Friday May 31, 1996
Mark Rappaport's venturesome "From the Journals of Jean Seberg" imagines that the ill-fated actress, an apparent suicide in 1979 at age 40, has risen from the grave to tell us the story of her roller coaster life. Mary Beth Hurt plays Seberg, who narrates her experiences within the interlocking contexts of feminism, politics and cinema as we watch a variety of clips from her films and from those of others.
It would seem that Seberg has become an astringent, reflective intellectual in the afterlife, and such is the force of Hurt's presence and Rappaport's intelligence that the result is as amazingly persuasive as it is provocative. You're left with the feeling that this is what Seberg would have said about herself were she still alive to say it and had she possessed the ability to express herself so brilliantly. The first of the film's many ironies is that Hurt, who bears a striking resemblance to Seberg, is surely a better actress than Seberg ever was, and that Seberg most likely was not as articulate and reflective as Rappaport has presented her to be.
As Hurt's Seberg remarks, most moviegoers who were around at the time will remember director Otto Preminger's highly publicized search for a young actress to star in his 1957 "St. Joan." A small-town Iowa teenager with only summer stock and school play experience, Seberg beat out a reported 18,000 applicants for the part. At this point Rappaport identifies and compares, via clips, Seberg's callow Joan with those of glamorous Alida Valli and Ingrid Bergman and the peerless Falconetti of Dreyer's "Passion of Joan of Arc." He sets in motion the exploration of two ideas: why the movies love to make martyrs of women on the screen, and how they go about doing it through imagery and montage.
"St. Joan" was a critical and commercial disaster, but the next Preminger-Seberg collaboration, a 1958 adaptation of Francoise Sagan's international bestseller "Bonjour Tristesse," in which Seberg played a superficially sophisticated teenager dangerously jealous of one of her playboy-father's lovers, remains one of her and her director's best films, although it was not a box-office success. Yet when Jean-Luc Godard cast Seberg in his landmark "Breathless," he told her that she could consider her role a continuation of her character in "Bonjour": a shallow American in Paris who becomes involved with a petty Bogie-worshiping hood (Jean-Paul Belmondo).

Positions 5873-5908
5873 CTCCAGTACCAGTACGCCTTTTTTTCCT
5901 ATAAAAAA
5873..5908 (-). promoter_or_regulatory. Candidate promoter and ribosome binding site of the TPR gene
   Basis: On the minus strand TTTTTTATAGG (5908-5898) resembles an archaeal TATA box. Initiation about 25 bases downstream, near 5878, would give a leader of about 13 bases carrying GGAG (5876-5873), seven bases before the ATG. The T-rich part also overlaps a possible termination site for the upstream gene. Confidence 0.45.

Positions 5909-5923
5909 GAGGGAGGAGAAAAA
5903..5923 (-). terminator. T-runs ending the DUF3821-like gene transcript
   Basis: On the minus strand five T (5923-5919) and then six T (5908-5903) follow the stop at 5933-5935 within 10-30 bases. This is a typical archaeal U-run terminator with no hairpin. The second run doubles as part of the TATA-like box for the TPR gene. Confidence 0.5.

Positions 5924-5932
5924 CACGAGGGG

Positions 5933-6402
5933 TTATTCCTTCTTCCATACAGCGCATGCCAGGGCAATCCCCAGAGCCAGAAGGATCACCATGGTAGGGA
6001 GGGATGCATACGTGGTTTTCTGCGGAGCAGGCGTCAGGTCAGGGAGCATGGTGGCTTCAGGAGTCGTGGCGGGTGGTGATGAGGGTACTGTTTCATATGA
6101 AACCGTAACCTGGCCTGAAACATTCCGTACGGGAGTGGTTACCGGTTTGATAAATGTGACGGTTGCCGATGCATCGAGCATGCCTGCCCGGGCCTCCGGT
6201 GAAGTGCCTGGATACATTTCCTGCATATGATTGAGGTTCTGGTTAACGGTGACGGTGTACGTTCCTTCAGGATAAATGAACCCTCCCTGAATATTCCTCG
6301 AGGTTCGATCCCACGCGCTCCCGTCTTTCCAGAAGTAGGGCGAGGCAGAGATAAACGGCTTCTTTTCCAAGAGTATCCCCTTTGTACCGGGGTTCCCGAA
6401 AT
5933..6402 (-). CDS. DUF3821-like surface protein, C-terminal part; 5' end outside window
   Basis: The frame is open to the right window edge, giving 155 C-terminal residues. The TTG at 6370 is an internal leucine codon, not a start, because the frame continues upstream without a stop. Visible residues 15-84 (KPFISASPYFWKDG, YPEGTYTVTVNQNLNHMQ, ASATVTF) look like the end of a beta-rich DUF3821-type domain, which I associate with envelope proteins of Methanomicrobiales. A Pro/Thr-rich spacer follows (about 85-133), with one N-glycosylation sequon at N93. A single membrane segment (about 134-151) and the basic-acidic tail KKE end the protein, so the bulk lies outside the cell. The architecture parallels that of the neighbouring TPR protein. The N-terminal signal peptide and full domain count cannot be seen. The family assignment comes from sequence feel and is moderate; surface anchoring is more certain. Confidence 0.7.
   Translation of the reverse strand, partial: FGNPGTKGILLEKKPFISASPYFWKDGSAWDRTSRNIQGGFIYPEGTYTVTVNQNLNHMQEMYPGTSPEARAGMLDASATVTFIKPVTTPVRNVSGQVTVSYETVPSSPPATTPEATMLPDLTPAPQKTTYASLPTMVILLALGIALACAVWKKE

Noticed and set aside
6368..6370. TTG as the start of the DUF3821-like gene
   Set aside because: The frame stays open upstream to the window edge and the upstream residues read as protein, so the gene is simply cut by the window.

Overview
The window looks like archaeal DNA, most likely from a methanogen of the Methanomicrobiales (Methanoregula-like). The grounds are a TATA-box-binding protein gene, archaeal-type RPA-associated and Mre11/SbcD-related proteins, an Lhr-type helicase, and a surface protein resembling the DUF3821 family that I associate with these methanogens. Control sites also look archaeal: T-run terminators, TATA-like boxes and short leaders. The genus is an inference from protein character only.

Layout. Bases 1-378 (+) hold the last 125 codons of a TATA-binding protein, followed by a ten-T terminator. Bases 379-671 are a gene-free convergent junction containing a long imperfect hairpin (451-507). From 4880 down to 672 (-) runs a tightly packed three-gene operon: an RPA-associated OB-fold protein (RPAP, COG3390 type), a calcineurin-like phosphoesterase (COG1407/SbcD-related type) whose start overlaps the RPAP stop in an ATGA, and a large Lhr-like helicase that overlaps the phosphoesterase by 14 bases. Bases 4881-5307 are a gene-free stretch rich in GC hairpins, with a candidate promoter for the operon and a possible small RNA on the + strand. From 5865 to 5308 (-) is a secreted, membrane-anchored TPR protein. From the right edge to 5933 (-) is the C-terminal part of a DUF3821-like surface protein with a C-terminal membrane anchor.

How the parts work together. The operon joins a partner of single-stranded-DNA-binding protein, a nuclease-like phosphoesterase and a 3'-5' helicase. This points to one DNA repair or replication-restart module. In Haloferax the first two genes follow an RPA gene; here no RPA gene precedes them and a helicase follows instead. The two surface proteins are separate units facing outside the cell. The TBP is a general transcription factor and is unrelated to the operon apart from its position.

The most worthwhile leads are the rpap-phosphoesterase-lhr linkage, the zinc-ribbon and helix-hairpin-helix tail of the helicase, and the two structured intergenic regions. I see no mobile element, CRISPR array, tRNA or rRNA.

Seberg would never equal this New Wave masterpiece, and for the rest of her short life would alternate between working in Europe and Hollywood, where full-fledged stardom would elude her. Meanwhile, she would follow "Breathless" with the impressive "Lilith," but its notion of a woman driven mad by frustrated sexuality would be echoed by a pair of truly silly and degrading films for her second and most important husband, novelist Romain Gary.
In the '60s, like Jane Fonda and Vanessa Redgrave, Seberg would become a political activist, supportive of the Black Panthers. This attracted the attention of FBI Director J. Edgar Hoover, and Rappaport asserts that Seberg was devastated when the late Joyce Haber, then a columnist for The Times, published a blind item intimating that Seberg was pregnant from an affair with a Black Panther. When Seberg, who was in fact pregnant with Gary's child, delivered prematurely, her baby daughter died four days later. Already beset by drinking and drug problems and a history of suicide attempts, Seberg further deteriorated, and when found dead in her Renault on a Paris street, was clutching a bottle of barbiturates.
What are we to make of all of this? Although Rappaport makes a plethora of connections between the power of cinema, the status of women, the role of politics in our lives and the eerie interplay between Seberg's life and art, he rightly leaves us to draw conclusions.
The most obvious is that Seberg probably would have been better off, and still alive, had Preminger never discovered her. The second is that Seberg lacked not only the security of a famous family name, but also the talent, of the actresses Fonda and Redgrave. Yet there are in the movies instances when a look, an attitude, a personality can count for far more than acting ability, and it is entirely possible that time, the ultimate critic, will rank "Breathless" better than anything Fonda or Redgrave ever did.
From the Journals of Jean Seberg, 1996. Unrated. A Planet Pictures release. Writer-director-editor Mark Rappaport. Cinematographer Mark Daniels. Running time: 1 hour, 37 minutes. Mary Beth Hurt as Jean Seberg.Copyright © 2015, The Baltimore Sun